What Is the Average Salary of a Chaplain?
Chaplains work in a variety of fields performing religious services and giving spiritual support to those in need. A chaplain's salary is based on a number of factors, including his or her employer, experience, education and location. Read on to learn more about the career opportunities and salary for chaplains. Schools offering Pastoral Ministry degrees can also be found in these popular choices.
Job Duties of a Chaplain
As a chaplain, you may work for hospices, universities, prisons or the military. Your primary responsibilities will include leading religious services, and providing spiritual support and guidance to those unable to attend services. Chaplains write religious sermons, conduct weddings and recite funeral ceremonies. Chaplains might also organize educational programs for other religious providers, youth groups, prisoners or those considering conversion to a particular faith. If you're interested in a career as a chaplain, you may earn a graduate-level degree in psychology, theology or pastoral counseling. These programs will help you develop the skills needed to provide emotional support, mental health support and psychological therapy.
According to Payscale.com, chaplains in the middle 80% of earners commanded salaries that ranged from $37,202-$51,176 as of August 2011. Salaries often vary depending on experience, education, location and employer. The salary range for chaplains with 1-4 years of experience was $34,978-$48,237, while the salary range for those with 10-19 years of experience was $39,504-$55,103, according to Payscale.com. The highest paid chaplains worked in California and Texas, also according to Payscale.com.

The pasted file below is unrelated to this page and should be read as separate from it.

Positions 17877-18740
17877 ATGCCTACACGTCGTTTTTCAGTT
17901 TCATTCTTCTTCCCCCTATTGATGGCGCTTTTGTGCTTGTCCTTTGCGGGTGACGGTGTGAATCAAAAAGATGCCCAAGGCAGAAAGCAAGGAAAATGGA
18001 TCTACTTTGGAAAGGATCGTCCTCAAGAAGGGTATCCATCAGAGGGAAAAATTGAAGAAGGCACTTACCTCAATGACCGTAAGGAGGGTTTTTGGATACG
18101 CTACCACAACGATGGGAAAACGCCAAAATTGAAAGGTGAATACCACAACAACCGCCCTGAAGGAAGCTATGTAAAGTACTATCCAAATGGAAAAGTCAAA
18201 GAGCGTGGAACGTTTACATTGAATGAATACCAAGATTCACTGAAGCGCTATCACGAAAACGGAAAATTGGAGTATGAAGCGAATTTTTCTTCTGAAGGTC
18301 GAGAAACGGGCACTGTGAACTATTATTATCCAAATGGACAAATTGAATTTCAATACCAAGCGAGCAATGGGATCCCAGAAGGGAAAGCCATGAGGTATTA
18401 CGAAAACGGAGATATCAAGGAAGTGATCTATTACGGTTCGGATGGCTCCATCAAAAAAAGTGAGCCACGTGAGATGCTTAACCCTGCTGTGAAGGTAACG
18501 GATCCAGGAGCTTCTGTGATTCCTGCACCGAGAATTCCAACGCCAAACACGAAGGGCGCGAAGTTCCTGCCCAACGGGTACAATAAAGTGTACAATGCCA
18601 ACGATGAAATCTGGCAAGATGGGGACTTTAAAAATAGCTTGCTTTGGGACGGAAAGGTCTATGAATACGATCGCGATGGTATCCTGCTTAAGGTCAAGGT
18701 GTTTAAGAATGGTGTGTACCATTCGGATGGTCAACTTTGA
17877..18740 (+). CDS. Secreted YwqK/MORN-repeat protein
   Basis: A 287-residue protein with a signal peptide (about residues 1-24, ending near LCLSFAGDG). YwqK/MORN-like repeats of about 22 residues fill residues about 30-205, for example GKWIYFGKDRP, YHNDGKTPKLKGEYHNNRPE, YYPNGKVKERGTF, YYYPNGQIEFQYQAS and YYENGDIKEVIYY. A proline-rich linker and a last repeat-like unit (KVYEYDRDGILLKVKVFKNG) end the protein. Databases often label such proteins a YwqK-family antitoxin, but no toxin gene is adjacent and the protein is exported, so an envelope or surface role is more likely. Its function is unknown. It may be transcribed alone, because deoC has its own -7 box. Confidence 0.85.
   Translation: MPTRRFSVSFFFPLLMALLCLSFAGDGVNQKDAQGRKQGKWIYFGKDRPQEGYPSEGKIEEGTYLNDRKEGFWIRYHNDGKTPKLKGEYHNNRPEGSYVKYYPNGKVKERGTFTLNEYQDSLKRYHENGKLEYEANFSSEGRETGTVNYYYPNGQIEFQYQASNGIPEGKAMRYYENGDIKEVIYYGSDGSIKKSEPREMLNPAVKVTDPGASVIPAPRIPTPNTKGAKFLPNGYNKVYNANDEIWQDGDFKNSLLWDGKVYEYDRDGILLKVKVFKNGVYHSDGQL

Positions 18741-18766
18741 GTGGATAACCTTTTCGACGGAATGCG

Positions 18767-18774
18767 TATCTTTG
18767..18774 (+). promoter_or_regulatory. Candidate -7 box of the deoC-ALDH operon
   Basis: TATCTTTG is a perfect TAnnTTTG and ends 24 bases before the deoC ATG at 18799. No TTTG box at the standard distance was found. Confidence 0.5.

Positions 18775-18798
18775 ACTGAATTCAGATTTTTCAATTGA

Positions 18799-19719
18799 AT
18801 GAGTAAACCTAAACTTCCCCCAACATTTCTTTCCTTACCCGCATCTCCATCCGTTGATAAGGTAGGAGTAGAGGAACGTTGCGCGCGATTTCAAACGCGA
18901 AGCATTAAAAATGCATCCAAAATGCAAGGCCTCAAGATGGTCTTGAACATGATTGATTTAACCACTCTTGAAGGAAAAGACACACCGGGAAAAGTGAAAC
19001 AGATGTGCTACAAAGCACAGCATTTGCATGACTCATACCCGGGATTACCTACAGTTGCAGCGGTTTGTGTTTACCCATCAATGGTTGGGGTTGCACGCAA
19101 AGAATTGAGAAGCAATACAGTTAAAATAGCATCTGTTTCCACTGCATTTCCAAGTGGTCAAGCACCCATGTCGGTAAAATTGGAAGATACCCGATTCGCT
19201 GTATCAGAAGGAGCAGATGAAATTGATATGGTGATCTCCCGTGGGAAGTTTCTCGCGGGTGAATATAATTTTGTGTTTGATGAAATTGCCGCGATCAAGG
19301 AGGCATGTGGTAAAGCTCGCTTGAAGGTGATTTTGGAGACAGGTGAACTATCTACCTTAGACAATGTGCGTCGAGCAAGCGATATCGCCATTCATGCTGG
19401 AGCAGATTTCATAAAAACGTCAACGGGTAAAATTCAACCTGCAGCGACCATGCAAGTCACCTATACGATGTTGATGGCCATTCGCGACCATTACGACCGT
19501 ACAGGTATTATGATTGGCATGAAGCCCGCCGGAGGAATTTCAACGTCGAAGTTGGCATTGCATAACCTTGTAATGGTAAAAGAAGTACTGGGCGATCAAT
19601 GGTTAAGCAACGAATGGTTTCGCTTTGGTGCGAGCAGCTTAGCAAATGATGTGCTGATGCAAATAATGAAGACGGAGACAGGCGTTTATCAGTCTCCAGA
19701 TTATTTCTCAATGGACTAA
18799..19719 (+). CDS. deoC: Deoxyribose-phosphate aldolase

A report released in December 2009 by the U.S. Bureau of Labor Statistics (BLS) predicted that the overall employment of clergy professionals would grow by 7-13% between the years of 2008 and 2018 (www.bls.gov). The three major employers of chaplains are religious organizations, hospitals and home health care services, which employed 23,470, 5,810 and 3,510 professionals in 2009, respectively.
Educational Requirements and Certification Information
Chaplains often major in theology in an undergraduate program before continuing their education at the graduate level in a seminary program. Ordainment in one or more faiths may be required. For certification, some faiths may require you to have ministry experience. While certification is not always absolutely necessary, it is often considered a highly desirable professional asset that can increase your career opportunities and salary potential.
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